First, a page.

A Common Practice Takes a Nano-Scale Form

DNA Origami
DNA Origami
Image from Wikimedia Commons

As soon as the word “origami” is uttered, one’s mind immediately jumps to paper cranes and various like-structures that stem from the old Japanese tradition. This art of paper folding (origami directly translates to “paper folding”) began in the 1700’s and became popular worldwide by the mid 1900’s. Though origami has evolved over the past years to encompass many different shapes, a new macro-evolved aspect of it has emerged in the recent years. It ventures to a cellular realm where our influence has been previously assumed to be close to nonexistent. This new form is called DNA origami, and as one might guess, it is a manipulation of DNA strand(s) (the exact definition is as follows: the nanoscale folding of DNA to create arbitrary two and three-dimensional shapes at the nanoscale). Though said easily, it is a tedious process that, when mastered, still requires weeks in order to obtain the desired end result.

The process of DNA origami was first put into practice all the way back in the 1980’s. Scientists were able to construct sheets, tubes, and simple mechanisms such as tweezers all made out of small fragments of DNA made up of no more than 150 nucleotide base pairs long (and as we have learned in class, these must be very short strands of DNA). DNA was chosen as the perfect polymer due to it’s tangibility in how its nucleotides can be taken apart (spliced, like we learned in class) and reconstructed. In 2006, however, a new and improved form of DNA origami emerged from a man named Paul Rothemund. Rothemund understood the widespread application of being able to bend and alter longer DNA strands to fit any desired form, thus, he began work in the most high-tech laboratory he had access to at the time, his basement.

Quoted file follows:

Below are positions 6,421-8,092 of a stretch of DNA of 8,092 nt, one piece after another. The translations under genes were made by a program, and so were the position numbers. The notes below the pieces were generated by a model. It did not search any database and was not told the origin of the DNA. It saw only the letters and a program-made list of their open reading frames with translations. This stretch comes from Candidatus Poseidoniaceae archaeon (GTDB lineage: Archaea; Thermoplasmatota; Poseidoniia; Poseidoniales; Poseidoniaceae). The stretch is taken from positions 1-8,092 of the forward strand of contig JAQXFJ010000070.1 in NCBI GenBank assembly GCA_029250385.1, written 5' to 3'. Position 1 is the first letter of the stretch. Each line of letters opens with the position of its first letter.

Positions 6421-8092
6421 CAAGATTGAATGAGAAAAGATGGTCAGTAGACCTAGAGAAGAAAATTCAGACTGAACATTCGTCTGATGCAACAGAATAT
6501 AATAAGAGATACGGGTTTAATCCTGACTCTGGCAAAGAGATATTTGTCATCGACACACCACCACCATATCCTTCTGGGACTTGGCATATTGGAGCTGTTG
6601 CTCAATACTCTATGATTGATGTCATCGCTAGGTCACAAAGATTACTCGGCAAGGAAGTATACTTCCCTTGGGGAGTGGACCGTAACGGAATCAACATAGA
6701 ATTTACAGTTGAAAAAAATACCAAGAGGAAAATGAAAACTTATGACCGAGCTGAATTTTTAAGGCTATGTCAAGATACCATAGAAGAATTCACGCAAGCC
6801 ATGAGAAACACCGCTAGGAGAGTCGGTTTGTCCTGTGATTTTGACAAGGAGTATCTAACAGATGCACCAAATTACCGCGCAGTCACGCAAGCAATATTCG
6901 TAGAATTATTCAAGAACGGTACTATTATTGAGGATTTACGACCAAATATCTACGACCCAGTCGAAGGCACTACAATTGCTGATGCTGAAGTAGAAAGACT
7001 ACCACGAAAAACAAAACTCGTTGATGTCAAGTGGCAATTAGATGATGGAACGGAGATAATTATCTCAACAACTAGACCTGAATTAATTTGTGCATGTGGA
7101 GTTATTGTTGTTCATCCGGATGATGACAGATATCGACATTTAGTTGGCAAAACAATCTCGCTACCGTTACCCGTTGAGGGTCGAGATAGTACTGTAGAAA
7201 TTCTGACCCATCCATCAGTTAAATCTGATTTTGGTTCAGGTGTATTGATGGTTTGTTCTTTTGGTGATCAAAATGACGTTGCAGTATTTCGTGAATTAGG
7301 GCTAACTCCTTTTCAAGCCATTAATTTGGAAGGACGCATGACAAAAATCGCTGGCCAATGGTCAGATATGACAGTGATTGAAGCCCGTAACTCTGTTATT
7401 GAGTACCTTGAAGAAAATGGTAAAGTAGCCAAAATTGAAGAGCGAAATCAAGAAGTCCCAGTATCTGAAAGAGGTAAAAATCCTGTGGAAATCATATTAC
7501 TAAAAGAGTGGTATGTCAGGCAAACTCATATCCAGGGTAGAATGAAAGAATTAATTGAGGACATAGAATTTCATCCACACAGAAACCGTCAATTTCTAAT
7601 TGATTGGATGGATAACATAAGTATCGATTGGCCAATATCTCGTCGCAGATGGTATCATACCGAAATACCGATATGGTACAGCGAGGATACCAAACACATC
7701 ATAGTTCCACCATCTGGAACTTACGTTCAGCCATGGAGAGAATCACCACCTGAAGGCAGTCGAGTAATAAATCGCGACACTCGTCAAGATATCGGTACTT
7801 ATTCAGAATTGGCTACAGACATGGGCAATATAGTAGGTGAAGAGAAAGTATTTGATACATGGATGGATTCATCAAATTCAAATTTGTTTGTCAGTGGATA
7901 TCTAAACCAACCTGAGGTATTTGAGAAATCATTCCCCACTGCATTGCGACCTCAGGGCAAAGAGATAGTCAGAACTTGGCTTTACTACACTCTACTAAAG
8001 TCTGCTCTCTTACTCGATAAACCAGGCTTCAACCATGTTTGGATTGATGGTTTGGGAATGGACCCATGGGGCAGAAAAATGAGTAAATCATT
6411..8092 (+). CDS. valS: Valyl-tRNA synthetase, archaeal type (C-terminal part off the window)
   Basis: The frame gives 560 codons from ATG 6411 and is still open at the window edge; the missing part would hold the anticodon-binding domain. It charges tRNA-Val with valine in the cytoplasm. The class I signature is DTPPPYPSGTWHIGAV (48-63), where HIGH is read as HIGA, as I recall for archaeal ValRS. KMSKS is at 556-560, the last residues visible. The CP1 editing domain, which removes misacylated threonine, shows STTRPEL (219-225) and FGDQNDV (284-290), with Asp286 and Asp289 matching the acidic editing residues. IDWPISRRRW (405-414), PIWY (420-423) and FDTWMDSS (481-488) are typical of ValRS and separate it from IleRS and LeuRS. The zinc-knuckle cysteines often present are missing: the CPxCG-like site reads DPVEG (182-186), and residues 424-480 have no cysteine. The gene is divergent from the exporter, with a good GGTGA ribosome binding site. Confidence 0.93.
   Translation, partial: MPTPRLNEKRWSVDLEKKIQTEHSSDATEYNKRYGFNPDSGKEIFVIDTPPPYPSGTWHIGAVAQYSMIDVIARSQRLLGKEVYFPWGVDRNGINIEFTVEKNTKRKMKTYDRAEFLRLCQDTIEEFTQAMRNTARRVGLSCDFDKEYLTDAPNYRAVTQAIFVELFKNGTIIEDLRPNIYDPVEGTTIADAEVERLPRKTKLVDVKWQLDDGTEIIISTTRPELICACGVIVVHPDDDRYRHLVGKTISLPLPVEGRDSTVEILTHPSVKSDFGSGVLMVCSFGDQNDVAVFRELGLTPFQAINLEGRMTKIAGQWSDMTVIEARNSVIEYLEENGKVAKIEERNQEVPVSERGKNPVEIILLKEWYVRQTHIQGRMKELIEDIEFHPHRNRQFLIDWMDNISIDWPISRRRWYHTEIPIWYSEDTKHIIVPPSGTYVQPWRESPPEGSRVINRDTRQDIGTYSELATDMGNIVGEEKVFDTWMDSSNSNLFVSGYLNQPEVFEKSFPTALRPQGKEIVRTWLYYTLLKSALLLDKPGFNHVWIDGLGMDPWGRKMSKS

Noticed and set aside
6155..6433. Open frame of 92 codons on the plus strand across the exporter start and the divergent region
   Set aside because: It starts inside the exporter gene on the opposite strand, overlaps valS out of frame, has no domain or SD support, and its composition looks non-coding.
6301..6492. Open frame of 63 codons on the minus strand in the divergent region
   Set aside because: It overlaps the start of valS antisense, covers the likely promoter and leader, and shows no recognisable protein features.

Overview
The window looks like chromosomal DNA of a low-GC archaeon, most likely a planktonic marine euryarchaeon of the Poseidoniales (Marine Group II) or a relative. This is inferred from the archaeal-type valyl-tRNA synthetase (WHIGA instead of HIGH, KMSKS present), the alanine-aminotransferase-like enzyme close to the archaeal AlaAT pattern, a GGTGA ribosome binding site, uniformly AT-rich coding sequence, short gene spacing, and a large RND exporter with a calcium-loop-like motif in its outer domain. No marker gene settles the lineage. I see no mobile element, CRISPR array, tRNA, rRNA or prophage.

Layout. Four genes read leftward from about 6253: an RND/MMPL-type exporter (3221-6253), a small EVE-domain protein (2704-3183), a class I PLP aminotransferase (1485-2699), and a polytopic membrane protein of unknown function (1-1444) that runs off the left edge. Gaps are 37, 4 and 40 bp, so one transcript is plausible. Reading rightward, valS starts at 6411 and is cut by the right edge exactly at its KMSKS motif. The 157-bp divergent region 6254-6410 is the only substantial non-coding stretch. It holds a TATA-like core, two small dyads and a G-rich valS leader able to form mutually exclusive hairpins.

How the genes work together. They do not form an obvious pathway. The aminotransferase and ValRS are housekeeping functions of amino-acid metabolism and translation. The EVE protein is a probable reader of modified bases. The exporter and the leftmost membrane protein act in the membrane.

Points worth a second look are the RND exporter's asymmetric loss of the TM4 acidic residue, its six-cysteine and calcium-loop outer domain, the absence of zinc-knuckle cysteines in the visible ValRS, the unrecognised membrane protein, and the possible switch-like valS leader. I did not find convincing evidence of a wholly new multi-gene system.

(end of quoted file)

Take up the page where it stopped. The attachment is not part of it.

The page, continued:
Rothemund realized that a single stranded piece of DNA would be the most suitable to use in his experiment, thus, he order DNA from the virus known as M13 which is a bacteriophage (we have learned in class that a can have either single or double stranded DNA, or single or double stranded RNA). The problem since the 1980’s with DNA origami is that the DNA was extremely difficult to maintain since it is constantly in motion and always changing form. Rothemund’s idea, however, was to use 16 nucleotide long sequences to “staple” the DNA strand down in various places by binding to it. The M13 viral DNA strand is roughly 7,000 nucleotides long, with the entire sequence of the genome known. This allowed Rothemund to figure where exactly in the sequence his staples would be placed, and how those staples would bend the DNA strand in order to fit his desired 2D model. He started his experiment with making sure that the staples would rush to the desired spot on his DNA that he put into a buffer to stabilize, he then heated and cooled his mixture that bound the staples to his DNA. The resulting shape was his desired 2D picture, a smiley face. Rothemund’s experiment was a success!

Today, Rothemund’s hard work has transformed modern science. With scientists now being able to alter long strands of DNA, there is a plethora of shapes to create that will aid in multiple areas of study (now in 3D as seen in the attached picture, not just 2D). Applications consist of shapes that act as boxes that will be used as delivery systems. A nanoscale ruler that can measure exactly 100 nanometers, to give you an idea of just how tiny that is, A nanometer is one billionth of a meter, and a human hair is easily 100,000 nanometers in diameter. This means that it would take 1,000 of these rulers to measure the diameter of a hair! Possibly the most exciting application is a large sheet of DNA that might have the effect of a negative refractive index. This will not only allow the creation for a super-powered microscope with a DNA lens, it would also allow the creation of a cloak of invisibility. Which for the Harry Potter fans out there is a huge deal, or anyone for that matter whom “solemnly swear that they are up to no good”. The applications for this newly emerging technique are endless, and we all have Paul Rothemund to thank, him and his high tech laboratory.

About Mr. Mohn

Biology Teacher

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